"Through masterful and impressive control of a wealth of detail combined with a complex and subtle but gracefully persuasive argument, the author presents an authoritative account of how Ho Chi-Minh and his followers achieved power at the end of WW II." --Choice "The chief value of this book, and why it is highly recommended, is its wealth of detail about what was the single most crucial moment for the Vietnamese in the entire 20th century." --Indochina Chronology "A very interesting book. . . . which deserves to be widely read." --Journal of Southeast Asian Studies "Those readers fortunate enough to be familiar with Stein Tfnnesson's previous work are well aware of his ability to combine meticulous scholarship with a penchant to question accepted wisdom. In this book, Tfnnesson maintains these high standards, shedding important new light on one of the less well-known periods of modern Vietnamese history: the years leading up to the August Revolution of 1945. . . .Tfnnesson's portrayal of Roosevelt's Indochina policy will be perhaps the most debated aspect of his book. . . .It is a striking scenario, one worthy of further debate." --American Historical Review "During the entire dreadful and ruinous saga of Vietnamese history since 1939, the single most important brief period was undoubtedly the . . . August, 1945 uprising in Hanoi leading to the short-lived Vietnamese Republic under the leadership of Ho Chi Minh. . . . What is needed is a contemporary, detailed account of this brief, but momentously important interlude. Norwegian scholar Stein Tonnesson has gone a long way toward filing this void in The Vietnamese Revolution of 1945: Ho Chi Minh and de Gaulle in a World at War. . . . The author's work is the most complete we have and consequently becomes a must read for every serious student of Vietnam. . . . Scholars in this field should welcome this work warmly." --Pacific Historical Review This first in-depth study of the antecedents and conduct of the Vietnamese Revolution hypothesizes that the fall of the French colonial regime and its substitution by a Vietnamese Democratic Republic were the results of two causal chains: Roosevelt's Indochina policy, which effectively created a power vacuum after the Japanese surrender, and the founding of the Vietnamese Communist Party in 1930 and its subsequent construction of a Front for the Independence of Vietnam. Placing the Vietnamese Revolution within the context of international developments, Tonnesson links the Revolution to World War II strategies and French and U.S. policies. This definitive work analyzes the crucial fifteen years which culminated in the establishment of Vietnam. Included in his analysis is a wealth of information from previously unexploited archival sources in France, the United States, Vietnam, Great Britain, and Sweden.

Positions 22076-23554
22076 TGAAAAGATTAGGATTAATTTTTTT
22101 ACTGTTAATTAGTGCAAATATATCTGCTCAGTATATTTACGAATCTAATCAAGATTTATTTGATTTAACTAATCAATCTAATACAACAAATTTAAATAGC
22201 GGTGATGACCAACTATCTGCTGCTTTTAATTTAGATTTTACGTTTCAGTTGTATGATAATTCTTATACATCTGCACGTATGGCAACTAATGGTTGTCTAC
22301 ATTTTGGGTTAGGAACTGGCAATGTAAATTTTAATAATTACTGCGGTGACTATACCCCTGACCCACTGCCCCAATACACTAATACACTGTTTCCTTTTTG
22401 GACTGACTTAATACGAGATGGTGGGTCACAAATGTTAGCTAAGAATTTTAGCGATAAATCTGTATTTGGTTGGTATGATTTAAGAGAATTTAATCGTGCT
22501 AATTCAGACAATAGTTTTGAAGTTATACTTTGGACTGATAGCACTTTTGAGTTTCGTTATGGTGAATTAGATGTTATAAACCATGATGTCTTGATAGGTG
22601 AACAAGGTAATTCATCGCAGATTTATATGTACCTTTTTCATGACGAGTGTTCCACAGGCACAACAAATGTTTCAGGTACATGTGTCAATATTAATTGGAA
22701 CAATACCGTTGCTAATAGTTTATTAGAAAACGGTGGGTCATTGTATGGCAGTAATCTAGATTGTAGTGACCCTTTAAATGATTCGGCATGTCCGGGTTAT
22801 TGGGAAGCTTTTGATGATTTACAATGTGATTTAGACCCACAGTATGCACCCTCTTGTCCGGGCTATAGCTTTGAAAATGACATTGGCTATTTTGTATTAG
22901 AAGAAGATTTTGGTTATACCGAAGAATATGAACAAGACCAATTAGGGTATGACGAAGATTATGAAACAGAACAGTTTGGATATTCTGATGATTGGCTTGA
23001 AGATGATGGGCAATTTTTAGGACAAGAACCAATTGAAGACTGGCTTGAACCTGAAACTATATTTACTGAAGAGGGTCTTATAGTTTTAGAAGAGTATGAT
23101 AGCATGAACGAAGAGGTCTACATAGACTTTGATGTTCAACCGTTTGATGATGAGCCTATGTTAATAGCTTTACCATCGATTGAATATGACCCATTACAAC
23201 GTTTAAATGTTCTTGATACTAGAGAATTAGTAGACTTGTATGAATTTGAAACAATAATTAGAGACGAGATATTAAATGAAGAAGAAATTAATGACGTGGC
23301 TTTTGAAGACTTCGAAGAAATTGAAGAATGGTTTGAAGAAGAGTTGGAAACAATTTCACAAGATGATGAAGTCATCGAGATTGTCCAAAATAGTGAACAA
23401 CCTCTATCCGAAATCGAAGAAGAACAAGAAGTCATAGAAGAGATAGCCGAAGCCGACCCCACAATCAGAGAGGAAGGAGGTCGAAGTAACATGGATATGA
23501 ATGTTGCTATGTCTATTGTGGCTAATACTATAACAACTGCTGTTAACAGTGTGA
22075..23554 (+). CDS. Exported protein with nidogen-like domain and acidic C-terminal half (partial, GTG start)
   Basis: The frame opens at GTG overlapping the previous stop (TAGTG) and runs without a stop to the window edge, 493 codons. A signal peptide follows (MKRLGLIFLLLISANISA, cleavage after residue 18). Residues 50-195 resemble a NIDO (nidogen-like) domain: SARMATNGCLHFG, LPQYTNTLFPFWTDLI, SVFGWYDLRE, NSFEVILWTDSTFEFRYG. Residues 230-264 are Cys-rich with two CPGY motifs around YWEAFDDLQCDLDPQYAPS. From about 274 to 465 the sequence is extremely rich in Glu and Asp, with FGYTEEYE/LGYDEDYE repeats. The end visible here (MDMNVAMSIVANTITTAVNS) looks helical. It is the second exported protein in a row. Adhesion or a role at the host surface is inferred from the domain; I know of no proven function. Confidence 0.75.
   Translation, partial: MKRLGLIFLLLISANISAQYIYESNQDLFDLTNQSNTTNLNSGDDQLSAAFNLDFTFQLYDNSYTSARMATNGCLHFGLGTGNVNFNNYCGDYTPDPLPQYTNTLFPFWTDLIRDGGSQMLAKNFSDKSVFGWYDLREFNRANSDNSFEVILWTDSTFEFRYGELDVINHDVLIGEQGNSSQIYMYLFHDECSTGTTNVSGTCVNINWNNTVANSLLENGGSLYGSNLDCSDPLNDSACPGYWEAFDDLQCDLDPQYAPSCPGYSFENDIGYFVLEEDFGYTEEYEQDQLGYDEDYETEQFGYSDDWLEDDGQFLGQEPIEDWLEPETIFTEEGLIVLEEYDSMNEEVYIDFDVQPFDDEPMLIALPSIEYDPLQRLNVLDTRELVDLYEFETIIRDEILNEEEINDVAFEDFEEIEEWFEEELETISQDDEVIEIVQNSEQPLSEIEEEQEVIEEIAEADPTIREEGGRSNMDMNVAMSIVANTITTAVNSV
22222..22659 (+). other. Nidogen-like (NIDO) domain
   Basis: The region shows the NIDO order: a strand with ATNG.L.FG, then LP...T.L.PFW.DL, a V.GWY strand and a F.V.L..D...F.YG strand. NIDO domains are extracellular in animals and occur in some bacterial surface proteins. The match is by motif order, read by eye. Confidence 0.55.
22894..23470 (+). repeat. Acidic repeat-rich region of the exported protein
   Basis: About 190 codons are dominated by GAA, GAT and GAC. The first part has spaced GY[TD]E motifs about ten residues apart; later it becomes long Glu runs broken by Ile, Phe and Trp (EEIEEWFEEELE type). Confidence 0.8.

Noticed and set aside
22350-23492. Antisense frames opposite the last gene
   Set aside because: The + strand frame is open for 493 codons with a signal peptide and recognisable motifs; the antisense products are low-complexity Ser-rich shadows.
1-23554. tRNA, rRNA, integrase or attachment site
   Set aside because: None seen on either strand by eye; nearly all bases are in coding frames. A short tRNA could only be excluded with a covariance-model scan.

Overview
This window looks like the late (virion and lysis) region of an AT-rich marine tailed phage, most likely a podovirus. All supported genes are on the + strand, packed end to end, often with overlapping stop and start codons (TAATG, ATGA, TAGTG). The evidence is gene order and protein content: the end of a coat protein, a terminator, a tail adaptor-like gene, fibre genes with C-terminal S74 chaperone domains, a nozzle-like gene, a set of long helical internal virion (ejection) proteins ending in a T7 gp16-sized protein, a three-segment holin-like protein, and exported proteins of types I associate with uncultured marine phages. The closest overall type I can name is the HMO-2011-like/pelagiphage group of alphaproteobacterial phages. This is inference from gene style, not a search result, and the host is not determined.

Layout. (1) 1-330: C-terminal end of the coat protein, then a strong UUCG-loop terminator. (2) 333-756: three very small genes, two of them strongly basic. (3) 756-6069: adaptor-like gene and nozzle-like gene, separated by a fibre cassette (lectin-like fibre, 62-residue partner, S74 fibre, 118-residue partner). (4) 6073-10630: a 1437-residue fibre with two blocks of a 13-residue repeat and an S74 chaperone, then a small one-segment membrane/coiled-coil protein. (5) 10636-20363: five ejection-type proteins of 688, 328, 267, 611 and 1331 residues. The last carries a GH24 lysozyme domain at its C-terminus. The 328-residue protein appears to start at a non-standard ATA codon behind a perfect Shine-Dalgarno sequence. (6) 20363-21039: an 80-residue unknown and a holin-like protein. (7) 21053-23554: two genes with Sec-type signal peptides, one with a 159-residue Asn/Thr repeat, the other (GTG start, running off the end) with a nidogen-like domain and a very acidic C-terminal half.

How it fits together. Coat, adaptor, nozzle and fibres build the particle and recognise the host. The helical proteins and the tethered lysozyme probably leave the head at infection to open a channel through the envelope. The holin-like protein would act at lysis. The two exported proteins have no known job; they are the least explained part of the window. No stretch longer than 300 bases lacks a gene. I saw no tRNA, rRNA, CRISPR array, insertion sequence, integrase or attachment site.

A Placid Haven
The Viet Minh
Deception and False Expectations
End of an Order
A Nation-State Founded in Famine
Two Theatres of War
Two Strategies of Insurrection